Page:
The first thing that jumps out is the spelling "Pasquali " of which I can find no reference NOT "Pasquale" which is a known wing maker. Also the wing I have has a very light weight pin, the wing from the older collection has a heavier pin, the third wing had different wing from the other two.

Finally, I was a set of these being sold by a seller who was selling the old stock of an shop from the "House of Swords". Apparently this store commissioned a lot of incredibly well made fakes of all types, lot of Nazi items and WWI wings. Though yet another collector, I discovered that apparently a family member has been selling this old stock on eBay through an intermediary.

I know that there is a lot conjecture here on my part, but the facts seem to add up. A collector buy one of these in the late 70's early 80's, nice pin. The owner of the House of Swords dies suddenly, and these wings disappear from the market. A family member starts "cleaning out the basement" and these wings resurface, possibly without pins. Pins are added with what ever is handy, and they start showing up on the market. Please feel free to drop me an email if you have any other info that either proves or disproves my theory!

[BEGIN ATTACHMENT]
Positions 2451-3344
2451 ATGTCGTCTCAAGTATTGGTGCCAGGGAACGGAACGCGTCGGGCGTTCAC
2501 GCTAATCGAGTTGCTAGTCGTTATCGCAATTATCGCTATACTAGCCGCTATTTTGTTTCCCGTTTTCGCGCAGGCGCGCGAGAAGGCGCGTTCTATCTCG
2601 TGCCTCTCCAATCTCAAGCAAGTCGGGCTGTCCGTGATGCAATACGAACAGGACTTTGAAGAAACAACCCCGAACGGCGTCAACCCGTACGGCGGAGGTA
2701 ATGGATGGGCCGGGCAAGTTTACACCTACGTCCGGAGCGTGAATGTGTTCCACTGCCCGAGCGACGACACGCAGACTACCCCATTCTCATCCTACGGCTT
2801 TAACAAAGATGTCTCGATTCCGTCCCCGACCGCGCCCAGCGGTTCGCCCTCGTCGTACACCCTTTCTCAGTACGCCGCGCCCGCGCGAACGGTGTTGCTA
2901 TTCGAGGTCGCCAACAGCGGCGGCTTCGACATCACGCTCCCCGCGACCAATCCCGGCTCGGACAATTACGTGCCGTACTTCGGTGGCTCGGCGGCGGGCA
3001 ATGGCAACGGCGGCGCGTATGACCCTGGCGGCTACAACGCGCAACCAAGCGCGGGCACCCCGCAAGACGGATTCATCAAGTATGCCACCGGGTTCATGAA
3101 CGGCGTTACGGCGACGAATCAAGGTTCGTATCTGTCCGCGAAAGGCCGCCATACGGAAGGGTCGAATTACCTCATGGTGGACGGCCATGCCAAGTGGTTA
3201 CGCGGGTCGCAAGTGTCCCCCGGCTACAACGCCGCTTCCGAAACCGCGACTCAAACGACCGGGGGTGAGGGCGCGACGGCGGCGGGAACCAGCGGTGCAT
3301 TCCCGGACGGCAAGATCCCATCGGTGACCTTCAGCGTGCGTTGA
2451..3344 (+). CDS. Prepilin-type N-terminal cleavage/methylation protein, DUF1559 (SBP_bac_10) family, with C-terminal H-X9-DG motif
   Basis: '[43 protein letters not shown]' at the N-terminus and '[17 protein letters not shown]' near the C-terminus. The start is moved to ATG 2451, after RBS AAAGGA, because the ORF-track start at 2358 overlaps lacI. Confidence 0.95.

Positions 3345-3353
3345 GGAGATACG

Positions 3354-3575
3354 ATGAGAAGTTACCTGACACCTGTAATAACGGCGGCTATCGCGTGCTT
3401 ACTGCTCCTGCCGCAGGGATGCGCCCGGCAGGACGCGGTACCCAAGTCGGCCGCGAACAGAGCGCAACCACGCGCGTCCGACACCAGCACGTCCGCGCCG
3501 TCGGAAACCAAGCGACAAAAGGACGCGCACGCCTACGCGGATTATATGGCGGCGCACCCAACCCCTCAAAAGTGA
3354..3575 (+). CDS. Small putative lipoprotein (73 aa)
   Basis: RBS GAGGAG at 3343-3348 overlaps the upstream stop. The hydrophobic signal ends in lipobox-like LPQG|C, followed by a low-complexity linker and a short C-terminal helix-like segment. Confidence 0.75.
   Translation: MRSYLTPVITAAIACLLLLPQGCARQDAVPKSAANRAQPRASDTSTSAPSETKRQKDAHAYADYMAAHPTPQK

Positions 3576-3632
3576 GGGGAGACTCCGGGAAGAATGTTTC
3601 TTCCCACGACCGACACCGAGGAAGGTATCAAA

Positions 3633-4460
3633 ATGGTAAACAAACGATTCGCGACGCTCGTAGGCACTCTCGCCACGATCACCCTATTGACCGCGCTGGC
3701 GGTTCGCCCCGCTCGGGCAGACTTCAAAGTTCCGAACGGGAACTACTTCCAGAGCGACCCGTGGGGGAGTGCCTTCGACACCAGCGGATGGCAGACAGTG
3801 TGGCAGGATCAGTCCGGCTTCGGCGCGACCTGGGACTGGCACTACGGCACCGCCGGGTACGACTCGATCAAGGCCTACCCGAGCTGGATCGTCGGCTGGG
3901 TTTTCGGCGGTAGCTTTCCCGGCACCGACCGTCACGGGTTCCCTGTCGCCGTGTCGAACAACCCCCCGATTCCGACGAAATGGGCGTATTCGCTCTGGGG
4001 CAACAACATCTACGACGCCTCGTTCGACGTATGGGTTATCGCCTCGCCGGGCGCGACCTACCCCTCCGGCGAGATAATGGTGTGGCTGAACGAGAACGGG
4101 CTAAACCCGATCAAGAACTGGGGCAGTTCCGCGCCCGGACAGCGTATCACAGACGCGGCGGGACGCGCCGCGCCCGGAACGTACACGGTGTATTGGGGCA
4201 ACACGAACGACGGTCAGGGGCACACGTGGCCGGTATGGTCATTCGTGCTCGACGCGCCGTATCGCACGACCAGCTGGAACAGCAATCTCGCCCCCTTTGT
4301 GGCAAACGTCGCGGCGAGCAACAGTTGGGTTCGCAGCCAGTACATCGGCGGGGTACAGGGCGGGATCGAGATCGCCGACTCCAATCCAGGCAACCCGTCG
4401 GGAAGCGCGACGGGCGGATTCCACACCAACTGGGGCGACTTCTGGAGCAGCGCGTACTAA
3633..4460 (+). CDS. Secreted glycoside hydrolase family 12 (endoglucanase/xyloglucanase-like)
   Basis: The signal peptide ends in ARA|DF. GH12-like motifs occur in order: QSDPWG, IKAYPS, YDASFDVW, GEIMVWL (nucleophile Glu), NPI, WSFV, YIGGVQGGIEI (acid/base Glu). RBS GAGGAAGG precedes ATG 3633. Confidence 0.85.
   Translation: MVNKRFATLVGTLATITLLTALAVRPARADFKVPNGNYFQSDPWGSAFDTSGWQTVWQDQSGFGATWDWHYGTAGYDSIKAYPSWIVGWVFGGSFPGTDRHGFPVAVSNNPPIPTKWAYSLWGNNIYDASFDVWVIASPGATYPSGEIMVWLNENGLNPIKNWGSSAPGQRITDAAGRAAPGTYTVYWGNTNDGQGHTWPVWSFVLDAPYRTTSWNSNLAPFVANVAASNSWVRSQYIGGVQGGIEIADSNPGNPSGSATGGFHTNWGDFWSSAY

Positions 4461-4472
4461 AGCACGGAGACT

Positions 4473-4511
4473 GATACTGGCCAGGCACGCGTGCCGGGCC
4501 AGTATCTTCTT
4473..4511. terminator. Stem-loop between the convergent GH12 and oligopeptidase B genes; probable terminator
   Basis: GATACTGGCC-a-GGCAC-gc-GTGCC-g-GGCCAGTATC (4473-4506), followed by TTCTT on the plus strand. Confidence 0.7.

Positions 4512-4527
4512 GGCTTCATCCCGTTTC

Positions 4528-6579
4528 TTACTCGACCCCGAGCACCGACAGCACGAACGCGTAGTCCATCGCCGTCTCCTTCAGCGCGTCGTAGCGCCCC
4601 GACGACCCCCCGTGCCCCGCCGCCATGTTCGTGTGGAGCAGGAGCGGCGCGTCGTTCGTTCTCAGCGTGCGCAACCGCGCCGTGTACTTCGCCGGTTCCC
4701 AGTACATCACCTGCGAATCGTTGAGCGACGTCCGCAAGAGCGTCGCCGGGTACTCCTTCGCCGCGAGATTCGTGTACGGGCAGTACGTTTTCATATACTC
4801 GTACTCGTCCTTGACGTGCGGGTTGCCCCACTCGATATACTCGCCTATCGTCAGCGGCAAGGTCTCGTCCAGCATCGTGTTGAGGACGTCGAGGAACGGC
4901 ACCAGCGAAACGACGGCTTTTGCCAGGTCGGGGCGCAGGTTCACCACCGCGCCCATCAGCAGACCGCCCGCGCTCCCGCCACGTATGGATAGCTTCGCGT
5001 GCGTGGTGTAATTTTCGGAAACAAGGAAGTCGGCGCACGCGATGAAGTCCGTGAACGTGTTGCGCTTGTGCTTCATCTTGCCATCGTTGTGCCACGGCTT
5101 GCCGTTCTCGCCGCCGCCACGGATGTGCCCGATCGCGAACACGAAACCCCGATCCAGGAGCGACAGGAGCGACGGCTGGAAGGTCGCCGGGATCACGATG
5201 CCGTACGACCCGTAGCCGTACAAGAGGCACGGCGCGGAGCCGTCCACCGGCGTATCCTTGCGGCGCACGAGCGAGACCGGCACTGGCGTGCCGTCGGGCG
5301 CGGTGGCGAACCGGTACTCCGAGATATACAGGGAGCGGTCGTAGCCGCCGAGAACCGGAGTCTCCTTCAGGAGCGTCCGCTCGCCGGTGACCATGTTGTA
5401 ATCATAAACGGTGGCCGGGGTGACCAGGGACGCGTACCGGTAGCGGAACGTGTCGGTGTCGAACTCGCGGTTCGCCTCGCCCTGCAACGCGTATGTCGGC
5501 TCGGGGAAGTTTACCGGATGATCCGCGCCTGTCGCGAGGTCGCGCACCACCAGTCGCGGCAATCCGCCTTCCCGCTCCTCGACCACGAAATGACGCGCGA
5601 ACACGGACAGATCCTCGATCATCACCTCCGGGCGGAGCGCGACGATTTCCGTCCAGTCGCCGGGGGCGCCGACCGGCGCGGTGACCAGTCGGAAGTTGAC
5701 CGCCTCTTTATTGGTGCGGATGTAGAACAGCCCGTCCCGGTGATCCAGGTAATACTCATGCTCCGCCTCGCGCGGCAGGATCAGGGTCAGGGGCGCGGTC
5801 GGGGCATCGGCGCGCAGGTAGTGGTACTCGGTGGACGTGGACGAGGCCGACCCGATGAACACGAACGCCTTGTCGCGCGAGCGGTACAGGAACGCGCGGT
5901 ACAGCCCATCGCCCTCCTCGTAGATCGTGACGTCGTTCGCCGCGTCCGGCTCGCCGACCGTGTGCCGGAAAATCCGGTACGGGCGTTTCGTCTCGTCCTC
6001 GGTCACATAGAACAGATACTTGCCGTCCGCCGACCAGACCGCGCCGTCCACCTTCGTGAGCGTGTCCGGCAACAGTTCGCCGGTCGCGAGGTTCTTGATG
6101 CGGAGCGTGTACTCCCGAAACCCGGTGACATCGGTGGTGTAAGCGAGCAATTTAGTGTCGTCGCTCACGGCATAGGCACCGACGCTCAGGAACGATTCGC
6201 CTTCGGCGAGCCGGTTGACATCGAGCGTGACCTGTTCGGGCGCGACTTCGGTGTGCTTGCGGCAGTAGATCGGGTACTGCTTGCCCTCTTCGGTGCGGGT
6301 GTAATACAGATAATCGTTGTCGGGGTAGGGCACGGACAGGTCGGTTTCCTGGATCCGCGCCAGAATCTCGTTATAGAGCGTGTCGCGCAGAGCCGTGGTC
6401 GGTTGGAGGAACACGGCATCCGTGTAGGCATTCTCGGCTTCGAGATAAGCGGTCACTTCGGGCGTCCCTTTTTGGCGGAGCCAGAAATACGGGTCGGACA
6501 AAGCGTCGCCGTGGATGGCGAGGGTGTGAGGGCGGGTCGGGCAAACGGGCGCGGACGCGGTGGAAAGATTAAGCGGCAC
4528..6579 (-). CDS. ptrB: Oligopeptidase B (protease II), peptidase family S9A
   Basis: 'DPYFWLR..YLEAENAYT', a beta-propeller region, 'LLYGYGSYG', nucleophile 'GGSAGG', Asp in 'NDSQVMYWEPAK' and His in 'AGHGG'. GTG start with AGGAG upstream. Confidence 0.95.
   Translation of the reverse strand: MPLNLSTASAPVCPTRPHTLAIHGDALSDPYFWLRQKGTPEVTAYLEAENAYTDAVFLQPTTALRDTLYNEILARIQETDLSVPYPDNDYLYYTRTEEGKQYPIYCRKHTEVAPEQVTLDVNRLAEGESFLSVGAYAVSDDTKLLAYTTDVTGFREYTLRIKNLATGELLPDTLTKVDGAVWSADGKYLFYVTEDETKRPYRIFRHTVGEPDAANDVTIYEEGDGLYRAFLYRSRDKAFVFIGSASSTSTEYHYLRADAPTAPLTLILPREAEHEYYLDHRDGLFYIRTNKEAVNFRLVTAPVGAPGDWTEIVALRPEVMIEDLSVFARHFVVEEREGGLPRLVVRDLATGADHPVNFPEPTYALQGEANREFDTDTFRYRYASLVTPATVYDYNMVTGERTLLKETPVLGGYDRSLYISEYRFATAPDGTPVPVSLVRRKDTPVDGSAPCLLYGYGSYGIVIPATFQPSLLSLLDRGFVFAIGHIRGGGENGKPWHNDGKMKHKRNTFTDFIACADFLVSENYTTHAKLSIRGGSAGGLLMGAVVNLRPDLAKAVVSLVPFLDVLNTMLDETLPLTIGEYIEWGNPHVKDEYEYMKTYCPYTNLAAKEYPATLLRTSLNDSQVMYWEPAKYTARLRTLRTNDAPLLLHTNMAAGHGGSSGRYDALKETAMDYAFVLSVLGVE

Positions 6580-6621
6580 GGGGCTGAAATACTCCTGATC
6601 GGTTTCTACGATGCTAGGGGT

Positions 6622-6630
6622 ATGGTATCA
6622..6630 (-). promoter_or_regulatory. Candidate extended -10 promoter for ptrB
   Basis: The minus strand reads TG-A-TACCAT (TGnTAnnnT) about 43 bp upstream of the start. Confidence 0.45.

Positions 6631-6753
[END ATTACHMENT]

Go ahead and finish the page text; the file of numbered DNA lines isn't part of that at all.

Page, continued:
Paul Conrad
Still looking for quality wings!

www.conradwings.com
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donation2017.gifdonation2018.gifdonation2019.gif

I am bored prefixing everything I say with "I think" or "in my opinion".
Everything I say is my opinion; the only thing of which I am certain is that there is very little of which one can be certain.